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Mighty Bombjack logo

Elite, C64 £9.99 cassette, £12.99 disk; Amiga £24.99

Mighty Bombjack A classic early Eighties Tecmo coin-op, Bombjack began life defusing bombs on a series of static screens, cape fluttering as he flew from bomb to bomb. Although the original C64 conversion (47%, issue 14) and Amiga conversion (39%, issue 43) were a disaster, success on other formats led Elite to develop their own C64 sequel (80%, issue 22). Three years later Tecmo themselves developed a sequel for the Nintendo, Mighty Bombjack, which was so hugely successful another Elite conversion was inevitable.

The plot follows the Japanese fashion for unpronounceable names and general weirdness. Apparently once upon a time King Pamera ruled the world in perfect peace, which was all far too dull to make a computer game so the demon Beelzebut kidnapped him and plunged the world into chaos. Each of the king’s sons took on the demon in turn, all failing until only one remained – Bombjack!

Just to make Bombjack feel at home, Beelzebut filled his fortress with bombs, but not all of them are explosive. The seventeen main levels scroll either horizontally or vertically, and the scattered bombs only offer bonus points. Bombjack’s main objective is to find the exit. When he does there is a static bonus screen much like the original game: to open the exit, all bombs have to be collected. If you get the fizzing bombs in order there is a special bonus.

To defuse or collect a bomb, all Bombjack has to do is touch it. What makes life difficult are seven types of monster, including a Heel (which is a skull!), a shape changing Mummy, and Billy – a flying vampire rabbit! These materialise in unexpected places and pursue Bombjack relentlessly. Unarmed, his only tactic is skilful evasion.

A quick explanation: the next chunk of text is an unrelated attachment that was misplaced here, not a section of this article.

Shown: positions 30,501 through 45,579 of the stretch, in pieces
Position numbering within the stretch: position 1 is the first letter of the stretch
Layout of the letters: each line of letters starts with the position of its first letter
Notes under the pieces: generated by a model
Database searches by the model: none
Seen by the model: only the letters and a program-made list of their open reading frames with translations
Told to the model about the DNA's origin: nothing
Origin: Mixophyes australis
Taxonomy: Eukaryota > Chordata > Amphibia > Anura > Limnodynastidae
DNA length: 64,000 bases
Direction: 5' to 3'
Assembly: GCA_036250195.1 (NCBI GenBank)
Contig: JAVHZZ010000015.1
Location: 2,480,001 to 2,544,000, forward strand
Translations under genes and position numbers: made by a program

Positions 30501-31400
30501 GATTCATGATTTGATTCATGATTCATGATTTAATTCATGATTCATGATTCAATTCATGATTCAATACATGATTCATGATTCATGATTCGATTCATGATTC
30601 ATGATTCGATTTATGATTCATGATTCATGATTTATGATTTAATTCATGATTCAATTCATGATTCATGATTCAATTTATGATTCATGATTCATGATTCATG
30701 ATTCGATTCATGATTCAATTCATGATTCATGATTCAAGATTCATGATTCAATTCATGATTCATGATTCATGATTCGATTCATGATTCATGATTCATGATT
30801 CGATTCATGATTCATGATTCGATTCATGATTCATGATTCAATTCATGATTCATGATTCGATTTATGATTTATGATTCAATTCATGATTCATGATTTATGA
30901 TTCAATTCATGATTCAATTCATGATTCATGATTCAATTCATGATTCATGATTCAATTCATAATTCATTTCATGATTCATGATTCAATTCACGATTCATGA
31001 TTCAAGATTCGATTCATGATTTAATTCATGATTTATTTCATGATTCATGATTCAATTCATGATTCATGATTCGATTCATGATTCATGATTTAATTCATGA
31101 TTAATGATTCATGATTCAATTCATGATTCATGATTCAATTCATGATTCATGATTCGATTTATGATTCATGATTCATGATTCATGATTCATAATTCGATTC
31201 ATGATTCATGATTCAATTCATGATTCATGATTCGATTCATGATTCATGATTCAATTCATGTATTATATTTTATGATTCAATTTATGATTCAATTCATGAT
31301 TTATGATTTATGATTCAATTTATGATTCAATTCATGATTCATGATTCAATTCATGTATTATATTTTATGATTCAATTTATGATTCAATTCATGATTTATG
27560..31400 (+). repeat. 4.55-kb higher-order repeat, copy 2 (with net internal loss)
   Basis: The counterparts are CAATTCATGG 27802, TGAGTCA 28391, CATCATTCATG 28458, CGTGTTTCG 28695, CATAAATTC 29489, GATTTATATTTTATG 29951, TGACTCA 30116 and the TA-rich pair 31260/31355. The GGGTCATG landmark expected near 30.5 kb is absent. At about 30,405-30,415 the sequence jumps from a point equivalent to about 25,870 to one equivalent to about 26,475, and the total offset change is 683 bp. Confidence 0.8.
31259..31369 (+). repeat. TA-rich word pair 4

Pressing fire makes Bombjack fly upwards, and you can move him in flight, stop him by pressing fire or even hover by rapidly pressing fire. Bonus points can be earned by opening treasure chests which also contain coins, extra time, sphinxes (revealing hidden exits), Power Balls (briefly changes all enemies to coins) and Mighty Coins. The latter allow Bombjack to have magic powers so he can open treasure chests by just touching them, or even transform the baddies into coins by holding down fire. However if Bombjack gets too greedy he is locked in a static torture screen where he must survive with dozens of baddies for forty seconds.

Zzap, Issue 73, May 1991, p.9

Phil King There is no doubt that the C64 version is the best of the two, simply by having a faster, nippier hero who makes the game infinitely more playable tan the sluggish and irritating Amiga version. The only problem is that this makes it perhaps a little too easy: I managed to complete the game in a handful of attempts. Nevertheless there are four different endings to keep you playing, along with loads of hidden bonuses to find, making for a great high score game.

Stuart Wynne Mighty Bombjack is a fairly basic variation of the tired old platforms-and-ladders theme; dodge the baddies, pick up the treasure and find the exit. It is not that complex, although the control system takes a little mastering – especially on the Amiga where Bombjack is a bit slow and creates materialize with minimal warning. Overall, unremarkable graphics, tough gameplay and little originality make £25 hard to justify on the 16-bit side. Both versions also suffer from a lack of variety: level backgrounds go from dull brick to okay palm trees and clouds. However, the more you play it, the more gameplay opens up as you master the power-ups, discover secret chambers and bonus points. The C64 benefits from some attractive sprites, using plenty of colour plus overlays for a sharp image. This version also plays faster and is a bit easier. Worth a look.


As C64, plus high score table, demo and multiload.
Okay sprites and backgrounds.
Bland, repetitive music, dull tunelets and FX.
Tougher than C64, initially a little frustrating.
Greater graphic variety, but does not make as impressive use of the machine.

Reasonable fun, but overpriced and sluggish.


Alternate two-player mode, inscrutable GDV rating and just a single load.
Dull backgrounds, but sprites are colourful, nicely drawn and well animated.
Nice little tune embroidered with plenty of spot FX and tunelets.
Control takes a little getting used to, but severe addiction soon sets in.
16 levels, numerous sub-levels and four ways to complete the game present a fair challenge. Lots of hidden bonus points for high score fanatics.

A fun little game.